I was on a binge-watching marathon of Black Mirror with a friend of mine, and we've enjoyed all of the episodes that we had viewed together, they were at times disturbing, darkly funny and bitingly satirical. Charlie Brooker has created an outstanding television legacy with his work in comedy, but Black Mirror will be his magnum opus. And this episode specifically might be the best thing to ever come from his poison-laced pen. It managed to do one thing I never thought any piece of media would do; it unnerved me.
The plot of this episode focuses mainly on a young man named Kenny, he doesn't look any older than an ordinary fellow just starting college or university. He has a job working at a fast food joint, he lives with his mother and sister, things seem to be going fine for Kenny. But as he continues his day, something rather disturbing happens. After he's finished masturbating in front of his laptop, he receives an email from a hacker(s) who has caught footage of him masturbating on his webcam, and starts to blackmail Kenny into doing tasks, or else they'll leak the footage. However, he is not the only one who is being blackmailed, and forms a somewhat forced and rocky alliance with a man named Hector who is being blackmailed for cheating or about to cheat on his wife.
The power of this episode comes from the script, the direction and the performances. We do not know, nor do we ever find out who the hacker(s) are, all we have is phone screens and all caps messages. Whoever this hacker or hackers may be, Charlie Brooker managed to make a huge threat from nothing but an unknown person messaging a phone. And the twist at the end is more alarming and disturbing that anything Shyamalan or even The Twilight Zone have ever done, but I'll get to that later.
The direction by James Watkins leaves us almost just as panicked as Kenny. When we find out he's being blackmailed, he sits on his bed, the camera pans in, giving us the sense of how paranoid Kenny is, and a taster for what is to come. The direction never lets from that point onward, making us anxious and uncomfortable to the episode's benefit.
Kenny as portrayed by Alex Lawther comes across a well meaning, genuine and relatable character, and his understandable fear, paranoia and anxiety over this situation is probably how many people would feel. But that only plays into the horror of the final reveal.
There was a moment where me and my friend spoke about Kenny's decision to rob the bank as it was happening, I knew something was up. I thought that if it was me in his situation, I'd let the hacker(s) leak the footage and face ridicule rather than jail. Something in my mind started to click, but I didn't want to believe it. Just why would he continue to follow their orders? After the robbery, Hector and Kenny make it up to a forest area, Hector is ordered to destroy the car they're driving in and Kenny is told to go into the forest. Kenny, hoping that his tasks will finally be over soon, confronts another man in the forest. The man is drunk and more anxious than Kenny is, because he knows the final task he has to do, and tells Kenny that they have to fight to the death. Kenny nearly breaks down, and just as the other man readies himself, he asks Kenny what the hacker(s) have him in for, Kenny tells him that he looked at some photos, and the other man asks him, "How young were they...?", and that was the twist.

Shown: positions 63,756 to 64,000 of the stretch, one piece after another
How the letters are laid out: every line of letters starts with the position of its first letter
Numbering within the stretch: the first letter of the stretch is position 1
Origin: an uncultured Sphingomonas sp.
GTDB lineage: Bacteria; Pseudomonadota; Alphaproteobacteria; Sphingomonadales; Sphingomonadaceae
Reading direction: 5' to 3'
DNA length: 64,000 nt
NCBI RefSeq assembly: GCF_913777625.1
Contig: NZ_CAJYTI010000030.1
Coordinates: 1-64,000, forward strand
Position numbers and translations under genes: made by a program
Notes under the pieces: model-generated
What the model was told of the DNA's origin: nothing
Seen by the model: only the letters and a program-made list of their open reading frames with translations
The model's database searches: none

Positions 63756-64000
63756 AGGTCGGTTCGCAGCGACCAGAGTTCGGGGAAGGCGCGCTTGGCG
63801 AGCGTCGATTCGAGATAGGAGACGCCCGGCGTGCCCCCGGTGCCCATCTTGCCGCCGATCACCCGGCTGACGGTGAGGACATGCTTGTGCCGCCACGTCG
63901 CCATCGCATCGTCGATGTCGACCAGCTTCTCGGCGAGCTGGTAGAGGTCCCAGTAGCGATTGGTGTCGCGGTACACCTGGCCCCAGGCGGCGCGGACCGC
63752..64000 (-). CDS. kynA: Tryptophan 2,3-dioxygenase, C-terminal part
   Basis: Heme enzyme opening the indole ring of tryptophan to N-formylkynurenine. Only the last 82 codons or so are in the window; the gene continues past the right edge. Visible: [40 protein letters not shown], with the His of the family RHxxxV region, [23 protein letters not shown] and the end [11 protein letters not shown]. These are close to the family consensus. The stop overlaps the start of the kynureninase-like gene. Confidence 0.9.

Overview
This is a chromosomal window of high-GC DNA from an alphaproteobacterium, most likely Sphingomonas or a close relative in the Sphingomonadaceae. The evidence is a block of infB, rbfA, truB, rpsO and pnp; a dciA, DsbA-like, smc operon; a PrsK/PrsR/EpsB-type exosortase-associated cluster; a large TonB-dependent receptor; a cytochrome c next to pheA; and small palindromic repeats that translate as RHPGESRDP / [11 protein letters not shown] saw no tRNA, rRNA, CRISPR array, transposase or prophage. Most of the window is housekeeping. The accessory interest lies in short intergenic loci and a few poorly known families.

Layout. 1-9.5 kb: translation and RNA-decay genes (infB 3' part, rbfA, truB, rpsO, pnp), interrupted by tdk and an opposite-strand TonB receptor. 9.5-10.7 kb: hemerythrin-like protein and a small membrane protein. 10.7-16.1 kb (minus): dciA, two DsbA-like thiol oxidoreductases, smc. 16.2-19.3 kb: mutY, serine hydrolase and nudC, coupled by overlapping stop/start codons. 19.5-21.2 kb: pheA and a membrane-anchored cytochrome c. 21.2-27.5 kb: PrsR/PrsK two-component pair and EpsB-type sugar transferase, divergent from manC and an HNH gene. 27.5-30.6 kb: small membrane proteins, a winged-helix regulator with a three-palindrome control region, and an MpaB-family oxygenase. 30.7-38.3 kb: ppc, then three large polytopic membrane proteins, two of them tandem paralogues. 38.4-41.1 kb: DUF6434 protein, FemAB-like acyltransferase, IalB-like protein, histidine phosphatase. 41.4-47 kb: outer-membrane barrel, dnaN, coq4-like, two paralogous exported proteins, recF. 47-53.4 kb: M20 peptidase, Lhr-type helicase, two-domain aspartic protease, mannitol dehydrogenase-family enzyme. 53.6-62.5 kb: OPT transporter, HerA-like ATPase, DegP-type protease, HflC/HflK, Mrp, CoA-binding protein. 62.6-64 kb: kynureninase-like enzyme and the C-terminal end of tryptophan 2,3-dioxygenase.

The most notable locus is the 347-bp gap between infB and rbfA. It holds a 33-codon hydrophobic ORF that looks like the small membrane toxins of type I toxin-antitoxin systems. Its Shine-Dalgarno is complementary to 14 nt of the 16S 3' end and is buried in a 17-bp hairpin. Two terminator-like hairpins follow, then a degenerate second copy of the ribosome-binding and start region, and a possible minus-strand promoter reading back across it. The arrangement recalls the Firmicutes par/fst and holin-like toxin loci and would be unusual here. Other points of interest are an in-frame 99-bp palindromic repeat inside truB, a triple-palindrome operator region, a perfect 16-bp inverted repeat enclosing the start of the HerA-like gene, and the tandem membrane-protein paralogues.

My jaw dropped and I felt an empty pit in my stomach as I heard that line, I didn't want to believe it. But it suddenly all made sense, Kenny's extreme feelings of guilt, his persistence to keep his sister out of his room and away from his laptop and his persistence to follow all the orders given to him in order to keep his secret. But in the end, it was all for nothing, the hacker(s) have leaked everything about everyone. And while the people we see who have been blackmailed might possibly face lesser repercussions for their actions, Kenny's life is ruined after being outed as a paedophile, he receives a gut-wrenching call from his mother before he is feebly pulled away from police who arrive, and he'll most likely face consequences for looking at children, robbing the bank and murdering the other paedophile.
This episode made me want to curl up in the foetal position and take a break from the binge-watching. Which is what I ended up doing, this episode frightened me. Brooker may have tread over old ground by focusing on a protagonist who isn't all that he seems, but this is the most frightening episode of Black Mirror because it grounded itself in reality. The situations that Kenny, Hector and the other people found themselves in can happen to anyone. And that's why I consider this episode to be the best of Black Mirror, so far.
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